Tuesday, 13 July 2010

Computer Vision: Regional Differencing

I have always been very excited by the idea of computer vision. At the same time I find the concept of teaching a computer to sift through a grid of pixels, whilst gaining some sort of an insight into their meaning quite astounding. When we as humans look at a scene we can immediately identify objects of interest to us. We look at a boat and immediately can tell that it is a boat and not for example a chair. We can do this, even if we have never seen that particular boat before. Computers struggle with this kind of visual finesse, although there are examples (see Assimo) that are already performing very well.

Back to the point: I was looking at this situation and thought to myself that humans find it incredibly easy to establish important features in any image. Take for example the image to the left, we can see clearly the line where the water meets land at the far edge of the lake, we can see trees, we can see a ridge and its reflection, and we can see clouds. These geometries are made visible to use because of contrast and colour differences between regions in the image. I decided to think of a way for a computer to do this. I'm sure the method has been done before under a different name, but I couldn't find any material on it so I've decided to call the method "Regional Differencing".

The method is fairly simple, but I am happy with the results. First the image is split into square regions of a constant size. The colour of these regions is equal to the average colour of the pixels contained within it. The result of this is a kind of pixilation as can be seen in the picture to the right. Now taking the colour values of every single pixel in the previous image, we can compare the value to that of the average regional colour.

The result of this is quite interesting because areas that don't fit in with their surroundings are clearly distinguishable in the image. In this article I'd like to argue that this is part of the reason why humans are so good at picking out the geometries mentioned above. Humans can happily distinguish between different regions, even where differences are relatively subtle. Combining this ability with memory of collections of shapes, we can identify objects very successfully.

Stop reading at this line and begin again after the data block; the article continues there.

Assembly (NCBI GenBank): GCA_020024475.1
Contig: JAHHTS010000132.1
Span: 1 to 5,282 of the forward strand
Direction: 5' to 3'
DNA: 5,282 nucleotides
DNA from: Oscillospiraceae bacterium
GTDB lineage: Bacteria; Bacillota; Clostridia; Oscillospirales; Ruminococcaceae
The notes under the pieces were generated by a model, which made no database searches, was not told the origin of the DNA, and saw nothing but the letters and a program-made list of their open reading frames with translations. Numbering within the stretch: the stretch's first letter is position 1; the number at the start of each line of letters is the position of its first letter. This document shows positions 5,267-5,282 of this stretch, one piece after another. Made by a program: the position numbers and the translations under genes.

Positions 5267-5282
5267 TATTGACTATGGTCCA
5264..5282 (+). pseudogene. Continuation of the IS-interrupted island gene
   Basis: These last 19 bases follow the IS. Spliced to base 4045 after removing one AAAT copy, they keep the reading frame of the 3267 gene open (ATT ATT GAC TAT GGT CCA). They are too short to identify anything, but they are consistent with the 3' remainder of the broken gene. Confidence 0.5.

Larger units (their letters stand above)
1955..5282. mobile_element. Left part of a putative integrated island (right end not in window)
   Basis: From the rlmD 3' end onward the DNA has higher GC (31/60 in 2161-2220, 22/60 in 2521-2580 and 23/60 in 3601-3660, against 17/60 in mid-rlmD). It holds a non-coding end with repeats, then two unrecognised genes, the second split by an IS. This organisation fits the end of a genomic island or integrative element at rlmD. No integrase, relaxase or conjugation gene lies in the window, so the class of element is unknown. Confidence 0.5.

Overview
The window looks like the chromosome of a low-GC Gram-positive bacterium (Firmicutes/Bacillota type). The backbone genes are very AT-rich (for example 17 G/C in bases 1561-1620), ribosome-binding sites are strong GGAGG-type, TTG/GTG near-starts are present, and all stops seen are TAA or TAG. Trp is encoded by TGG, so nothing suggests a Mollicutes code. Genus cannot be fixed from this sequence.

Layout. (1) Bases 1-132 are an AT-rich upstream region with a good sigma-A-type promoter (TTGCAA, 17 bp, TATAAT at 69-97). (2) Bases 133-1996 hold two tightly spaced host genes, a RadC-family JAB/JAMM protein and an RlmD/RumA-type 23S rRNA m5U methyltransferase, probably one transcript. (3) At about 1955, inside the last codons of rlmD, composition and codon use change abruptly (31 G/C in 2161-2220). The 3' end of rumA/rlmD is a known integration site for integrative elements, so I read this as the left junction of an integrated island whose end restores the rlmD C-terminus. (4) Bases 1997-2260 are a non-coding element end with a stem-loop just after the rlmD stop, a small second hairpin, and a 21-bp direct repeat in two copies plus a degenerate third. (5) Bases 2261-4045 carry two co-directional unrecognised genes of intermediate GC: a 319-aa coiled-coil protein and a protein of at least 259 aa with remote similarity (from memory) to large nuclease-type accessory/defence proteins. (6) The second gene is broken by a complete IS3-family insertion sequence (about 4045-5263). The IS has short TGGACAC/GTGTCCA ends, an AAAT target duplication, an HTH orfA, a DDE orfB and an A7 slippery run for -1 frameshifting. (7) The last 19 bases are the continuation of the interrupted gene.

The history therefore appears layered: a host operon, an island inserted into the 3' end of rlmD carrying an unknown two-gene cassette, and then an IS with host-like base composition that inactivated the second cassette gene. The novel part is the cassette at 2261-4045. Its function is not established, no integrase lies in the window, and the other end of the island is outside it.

So lets take a look at some of the results (as always click the first one to launch the application and try it out yourself):

The above 3 images show three different threshold levels for a constant pixel size, but if you run the app yourself you can also vary the pixel size yielding interesting results. At high thresholds it is interesting that the first objects that are made out are the trees and the line at the end of the lake, whereas the last objects made out are the clouds. Looking back I wonder if I found myself looking at these points before anything else.

There are many other ways to produced these kinds of data, including the Sobel operator method shown in various previous posts but sometimes it is nice to take a new approach.

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